By the early 1900s, race relations in the United Sates had grown increasingly tumultuous. Despite the abolishment of slavery, post-Civil War America was laden with barriers for people of color. Prominent Black leaders disagreed about how best to…

Fed up! Perhaps they didn't hear you the first time. Every so often, you have to redeliver the message. That’s exactly what happened in 1975, when a Third World Coalition led by Black students occupied University Hall for 38 hours. Black, Latino,…

He looks surprised to see her but who can blame him? Goddesses do not often descend from the heavens and communicate with humans. The goddess Liberty hands a spear to a young farmer, still holding his plow. Leave your work in the fields! Take up arms…

In June 1830, the residents of Tiverton gathered for the annual town meeting, an opportunity for the freemen of the town to participate in local government. Included on the day’s agenda was a proposal to create a town farm as a refuge for the…

In the early 1900s, Rhode Island was in the grip of a deadly epidemic – the great white plague. Each year, thousands of Americans died from tuberculosis; for children under the age of five, the disease was one of the top ten causes of death. Highly…

In 1861, five young ladies, attendees of a prominent Providence academy for girls, met together for an afternoon of sewing. Unlike many of their classmates, they were concerned with more than the latest fashions, juicy local gossip, and their future…

When Liz Camp, a resident of the Reservoir Triangle neighborhood, heard that developers wanted to build over two dozen townhouses on an open plot of land near Mashapaug Pond, she knew she had had to do something to halt the construction. After years…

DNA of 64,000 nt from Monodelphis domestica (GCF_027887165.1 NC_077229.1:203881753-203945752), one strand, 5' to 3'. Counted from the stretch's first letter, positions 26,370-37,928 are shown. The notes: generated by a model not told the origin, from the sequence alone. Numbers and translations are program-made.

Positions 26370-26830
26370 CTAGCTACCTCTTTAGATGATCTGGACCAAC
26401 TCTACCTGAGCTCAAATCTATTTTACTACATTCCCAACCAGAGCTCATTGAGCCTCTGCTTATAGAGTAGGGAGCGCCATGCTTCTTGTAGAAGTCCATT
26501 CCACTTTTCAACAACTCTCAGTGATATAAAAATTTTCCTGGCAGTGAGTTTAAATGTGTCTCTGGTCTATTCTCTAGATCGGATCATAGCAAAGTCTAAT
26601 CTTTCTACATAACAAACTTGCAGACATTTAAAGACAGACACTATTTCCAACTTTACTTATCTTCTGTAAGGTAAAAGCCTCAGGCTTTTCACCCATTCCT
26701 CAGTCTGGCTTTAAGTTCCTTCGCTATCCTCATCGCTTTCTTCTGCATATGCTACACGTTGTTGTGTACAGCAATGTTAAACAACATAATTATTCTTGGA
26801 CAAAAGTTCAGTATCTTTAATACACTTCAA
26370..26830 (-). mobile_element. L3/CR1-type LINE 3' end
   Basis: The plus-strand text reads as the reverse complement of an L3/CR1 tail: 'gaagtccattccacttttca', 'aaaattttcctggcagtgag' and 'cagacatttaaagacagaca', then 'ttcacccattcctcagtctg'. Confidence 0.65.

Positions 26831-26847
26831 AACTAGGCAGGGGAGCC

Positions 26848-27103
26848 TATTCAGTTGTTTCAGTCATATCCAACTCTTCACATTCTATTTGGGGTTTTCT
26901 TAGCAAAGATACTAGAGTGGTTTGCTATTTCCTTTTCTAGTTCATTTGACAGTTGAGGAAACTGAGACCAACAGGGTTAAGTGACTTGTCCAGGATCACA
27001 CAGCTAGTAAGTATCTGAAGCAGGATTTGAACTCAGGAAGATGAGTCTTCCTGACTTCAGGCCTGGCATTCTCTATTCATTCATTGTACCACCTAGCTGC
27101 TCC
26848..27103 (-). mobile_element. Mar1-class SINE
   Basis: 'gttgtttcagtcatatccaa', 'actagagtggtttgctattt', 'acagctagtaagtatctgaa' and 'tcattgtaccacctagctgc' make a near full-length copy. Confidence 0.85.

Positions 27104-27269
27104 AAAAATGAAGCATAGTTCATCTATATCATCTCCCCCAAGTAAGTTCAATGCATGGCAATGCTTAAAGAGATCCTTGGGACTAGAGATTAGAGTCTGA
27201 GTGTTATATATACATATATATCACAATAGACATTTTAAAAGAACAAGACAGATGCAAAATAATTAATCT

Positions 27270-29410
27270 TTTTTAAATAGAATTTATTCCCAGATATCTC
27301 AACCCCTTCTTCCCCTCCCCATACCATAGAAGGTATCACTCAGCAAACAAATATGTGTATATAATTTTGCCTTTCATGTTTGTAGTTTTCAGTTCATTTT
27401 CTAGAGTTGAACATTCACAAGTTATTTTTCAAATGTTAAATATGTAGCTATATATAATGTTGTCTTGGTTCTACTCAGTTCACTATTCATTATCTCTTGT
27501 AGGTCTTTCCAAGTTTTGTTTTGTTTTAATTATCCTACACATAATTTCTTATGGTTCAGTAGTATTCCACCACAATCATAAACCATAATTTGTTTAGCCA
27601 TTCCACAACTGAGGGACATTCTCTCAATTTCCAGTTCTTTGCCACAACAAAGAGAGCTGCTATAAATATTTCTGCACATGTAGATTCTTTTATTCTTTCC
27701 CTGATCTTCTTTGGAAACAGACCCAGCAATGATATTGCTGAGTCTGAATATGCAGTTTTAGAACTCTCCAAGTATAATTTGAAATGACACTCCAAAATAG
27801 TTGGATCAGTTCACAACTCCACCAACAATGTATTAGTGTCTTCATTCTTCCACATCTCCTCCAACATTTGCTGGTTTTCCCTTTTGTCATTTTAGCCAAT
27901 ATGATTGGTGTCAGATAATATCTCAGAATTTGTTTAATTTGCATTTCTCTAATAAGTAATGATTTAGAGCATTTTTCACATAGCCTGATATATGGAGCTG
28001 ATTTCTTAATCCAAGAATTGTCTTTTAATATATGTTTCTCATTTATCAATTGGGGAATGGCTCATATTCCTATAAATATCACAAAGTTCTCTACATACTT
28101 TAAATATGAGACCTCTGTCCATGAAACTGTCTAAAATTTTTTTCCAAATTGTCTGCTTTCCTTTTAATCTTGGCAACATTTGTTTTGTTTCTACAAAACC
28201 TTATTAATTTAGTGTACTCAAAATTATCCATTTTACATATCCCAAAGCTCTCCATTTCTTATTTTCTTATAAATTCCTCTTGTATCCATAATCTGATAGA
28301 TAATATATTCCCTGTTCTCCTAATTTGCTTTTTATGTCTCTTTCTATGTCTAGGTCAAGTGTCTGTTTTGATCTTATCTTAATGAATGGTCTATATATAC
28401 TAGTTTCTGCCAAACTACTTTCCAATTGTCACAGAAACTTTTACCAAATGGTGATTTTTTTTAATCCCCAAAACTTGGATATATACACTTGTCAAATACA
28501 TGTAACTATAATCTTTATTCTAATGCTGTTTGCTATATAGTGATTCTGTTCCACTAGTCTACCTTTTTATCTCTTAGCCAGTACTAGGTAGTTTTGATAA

In 1980, up to $1.5 million worth of silver flowed from Providence factories into the Narragansett Bay, giving new meaning to the phrase “a waste of money.” Much of this silver originated from the electroplating firms located in the Huntington…

Imagine walking around this site in 1899, when the Gorham Manufacturing Company was the most famous producer of silver utensils, tea services and decorative items in the world. In the central building, you could find offices, a museum of silverwork,…

A school did not always stand on this ground. For nearly a century, the Gorham Manufacturing Company operated an extensive factory on the banks of Mashapaug Pond. Gorham left a complex legacy. While it brought thousands of well-paying jobs to the…

It was September 21, 1938. Strong winds ripped across the landscape of Starvegoat Island, tearing up bushes, destroying trees, and obliterating the summer cottages and dormitories perched precariously on the edge of Narragansett Bay. The…

In 1876, a well-dressed young lady in her early twenties joined Alexander Graham Bell on the stage of the old Providence Theatre. Bell, the noted teacher of vocal physiology and inventor of the telephone, had invited Jeanie Lippitt and her parents to…

Willie Owens, a sturdy boy of 12 years, in cap, reefer and gray knickerbockers, stood in the Providence and Worcester Railroad station Friday afternoon. Tears glistened in his eyes, and he said he had no money. He wanted to find his way to the State…